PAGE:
Climb this lighthouse on the Oregon Coast
Zach Urness, Statesman Journal
Nothing quite compares with climbing to the top of an Oregon Coast lighthouse.
The circular staircase, stunning glasswork of the lens and sweeping ocean views make it an iconic Oregon experience.
Eleven of these sentinels still dot the coast, but you’re only allowed to climb inside a few. Among those, my personal favorite is Cape Blanco, guardian of the westernmost point in Oregon.
There are a few reasons it sits atop my list.
First, the views are outrageously good. Set atop high grassy cliffs, the 59-foot lighthouse offers panoramic views across Oregon’s rugged southern coast.
Second, and most important for any family trip, children are allowed to climb to Blanco’s top. At some lighthouses, there’s an age or height limit, and woe to the person who tells my 3-year-old she can’t climb to the top. It will get ugly.
The only downside is the four-hour drive from the Willamette Valley. But, that’s not really a downside when you consider everything that Cape Blanco State Park brings to the table.
The park offers a classic campground with showers and bathrooms, along with 52 sites, four reservable cabins and a nice horse camp for equestrians.
Hikers and horse riders are treated to miles of sweeping trails with ocean and forested views.
But, of course, the lighthouse is the main attraction.
A link has been posted to your Facebook feed.
- 1 of 27
- 2 of 27
- 3 of 27
- 4 of 27
- 5 of 27
- 6 of 27
- 7 of 27
- 8 of 27
- 9 of 27
- 10 of 27
- 11 of 27
- 12 of 27
- 13 of 27
- 14 of 27
- 15 of 27
- 16 of 27
- 17 of 27
- 18 of 27
- 19 of 27
- 20 of 27
- 21 of 27
- 22 of 27
- 23 of 27
- 24 of 27
- 25 of 27
- 26 of 27
- 27 of 27
Trip up the lighthouse
There’s a certain logic in putting a lighthouse on Oregon’s westernmost point, and in 1870, it was installed.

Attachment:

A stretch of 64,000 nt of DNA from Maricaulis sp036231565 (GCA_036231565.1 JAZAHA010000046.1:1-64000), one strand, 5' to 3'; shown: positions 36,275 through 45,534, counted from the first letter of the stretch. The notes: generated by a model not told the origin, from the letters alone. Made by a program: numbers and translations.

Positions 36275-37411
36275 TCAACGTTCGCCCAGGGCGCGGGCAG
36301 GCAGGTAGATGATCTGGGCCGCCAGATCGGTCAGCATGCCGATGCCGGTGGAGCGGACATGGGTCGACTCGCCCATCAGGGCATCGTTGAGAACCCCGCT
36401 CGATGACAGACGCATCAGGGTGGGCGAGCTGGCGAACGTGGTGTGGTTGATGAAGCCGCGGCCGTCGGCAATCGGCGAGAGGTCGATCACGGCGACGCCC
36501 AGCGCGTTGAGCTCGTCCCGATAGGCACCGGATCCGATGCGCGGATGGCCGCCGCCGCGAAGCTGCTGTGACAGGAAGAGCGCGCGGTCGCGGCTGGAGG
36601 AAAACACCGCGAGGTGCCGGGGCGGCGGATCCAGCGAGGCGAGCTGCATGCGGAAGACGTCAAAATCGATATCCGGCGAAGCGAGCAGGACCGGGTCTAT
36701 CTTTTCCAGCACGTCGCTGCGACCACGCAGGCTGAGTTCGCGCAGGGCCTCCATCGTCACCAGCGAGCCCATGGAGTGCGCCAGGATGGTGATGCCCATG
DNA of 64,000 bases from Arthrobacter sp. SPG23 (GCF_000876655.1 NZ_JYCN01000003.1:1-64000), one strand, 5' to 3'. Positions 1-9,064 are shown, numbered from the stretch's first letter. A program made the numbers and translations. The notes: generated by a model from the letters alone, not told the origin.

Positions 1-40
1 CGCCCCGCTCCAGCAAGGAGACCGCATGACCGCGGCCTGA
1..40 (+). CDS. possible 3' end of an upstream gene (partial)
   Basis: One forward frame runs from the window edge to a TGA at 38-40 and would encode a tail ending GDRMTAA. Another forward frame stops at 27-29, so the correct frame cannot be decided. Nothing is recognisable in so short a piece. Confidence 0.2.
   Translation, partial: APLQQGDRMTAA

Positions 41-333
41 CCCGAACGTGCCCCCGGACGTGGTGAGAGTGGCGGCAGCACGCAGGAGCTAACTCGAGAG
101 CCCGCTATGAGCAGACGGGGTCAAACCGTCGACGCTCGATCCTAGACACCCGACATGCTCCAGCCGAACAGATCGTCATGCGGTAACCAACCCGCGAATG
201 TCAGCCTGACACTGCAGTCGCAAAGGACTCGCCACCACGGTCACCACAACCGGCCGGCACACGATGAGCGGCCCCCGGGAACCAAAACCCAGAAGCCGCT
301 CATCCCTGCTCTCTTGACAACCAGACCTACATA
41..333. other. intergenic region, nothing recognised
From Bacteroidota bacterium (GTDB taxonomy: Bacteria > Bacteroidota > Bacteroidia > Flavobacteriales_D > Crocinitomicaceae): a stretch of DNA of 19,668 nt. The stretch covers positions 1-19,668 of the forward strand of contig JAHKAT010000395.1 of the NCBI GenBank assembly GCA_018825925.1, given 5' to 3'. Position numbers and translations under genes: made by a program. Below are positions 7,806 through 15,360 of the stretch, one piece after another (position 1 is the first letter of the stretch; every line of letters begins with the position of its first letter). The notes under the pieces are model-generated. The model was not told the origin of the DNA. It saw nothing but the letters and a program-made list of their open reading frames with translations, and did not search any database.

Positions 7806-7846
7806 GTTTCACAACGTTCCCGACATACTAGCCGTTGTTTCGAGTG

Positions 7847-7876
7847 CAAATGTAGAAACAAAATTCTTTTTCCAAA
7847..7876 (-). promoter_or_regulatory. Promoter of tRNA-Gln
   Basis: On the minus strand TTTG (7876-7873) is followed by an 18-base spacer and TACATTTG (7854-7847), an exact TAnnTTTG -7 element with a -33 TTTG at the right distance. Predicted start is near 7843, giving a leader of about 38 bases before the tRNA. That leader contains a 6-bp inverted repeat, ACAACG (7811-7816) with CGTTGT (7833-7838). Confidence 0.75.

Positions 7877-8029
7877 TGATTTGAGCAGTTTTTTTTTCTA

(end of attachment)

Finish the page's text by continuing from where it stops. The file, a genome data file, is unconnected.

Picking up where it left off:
Today, some of the old touches remain, but many of the parts are new.
The only way to visit the top is on a tour that costs $2 per person. It’s free for those 15 and under.
Tours are offered from April to Oct. 31, Wednesday to Monday, from 10 a.m. to 3:30 p.m. Last tour ticket sold at 3:15 p.m. Gates close at 3:30 p.m.
Tickets are purchased at a nice little gift shop. Then you walk across a grassy promenade to the base of the lighthouse, where the tour begins. Volunteer guides will tell you about about James Langlois and James Hughes, lighthouse keepers who manned this station for more than 40 years.
Then comes the spiraling climb upward.
Kids have to be able to make the climb on their own — no carrying them. My 3-year-old Lucy couldn’t have been more excited, but was a little surprised by the narrow, steep nature of the staircase. Lighthouse stairs don’t look much like normal stairs, and it took her a while to get her bearings.
But once she did, it was a lot of fun. We reached the “watch level,” and had fun looking out of the peepholes in the brick, before being summoned upward to the “Lens Room.”
This was the diciest part of the climb for Lucy. The final ascent includes climbing up a steep ladder into the narrow room right next to the giant lighted glass that once provided safety for ships at sea.
You don’t appreciate the complexity of the glasswork required to shine that beacon outward until you see it up close. Layers of finely cut glass are required.
A volunteer explained the intricacies of the lens, but to be honest, I was more focused on holding Lucy so she didn’t break it, setting off a historical crisis. You can reach out your hand and grasp the delicate lens, and it became immediately obvious why some lighthouses don’t want 3-year-olds next to something so irreplaceably delicate.
The view, of course, was grand.
High on the cliffs of Cape Blanco, and now 59 feet in the sky, we could see miles down the coast in both directions, and probably 40 miles out to sea.
We took our time on the way down, savoring every step of the spiraling staircase and the little windows in the brink. Lucy was thrilled with the experience, but also happy to set her feet upon the earth again.
Cape Blanco’s lighthouse offers a unique, unforgettable experience, especially for a 3-year-old.
Cape Blanco Lighthouse
In a nutshell: Climb to the top of a 59-foot lighthouse on the westernmost point of Oregon
Nearest town: Port Orford
How to do it: Visit April to Oct. 31, Wednesday to Monday, from 10 a.m. to 3:30 p.m. Last tour ticket sold at 3:15 p.m. Gates close at 3:30 p.m.
Cost: $2 for adults, free for those under 15
More information: 541-332-6774
Zach Urness has been an outdoors writer, photographer and videographer in Oregon for 10 years. He is the author of the book “Best Hikes with Kids: Oregon” and “Hiking Southern Oregon.” He can be reached at zurness@StatesmanJournal.com or (503) 399-6801. Find him on Twitter at @ZachsORoutdoors.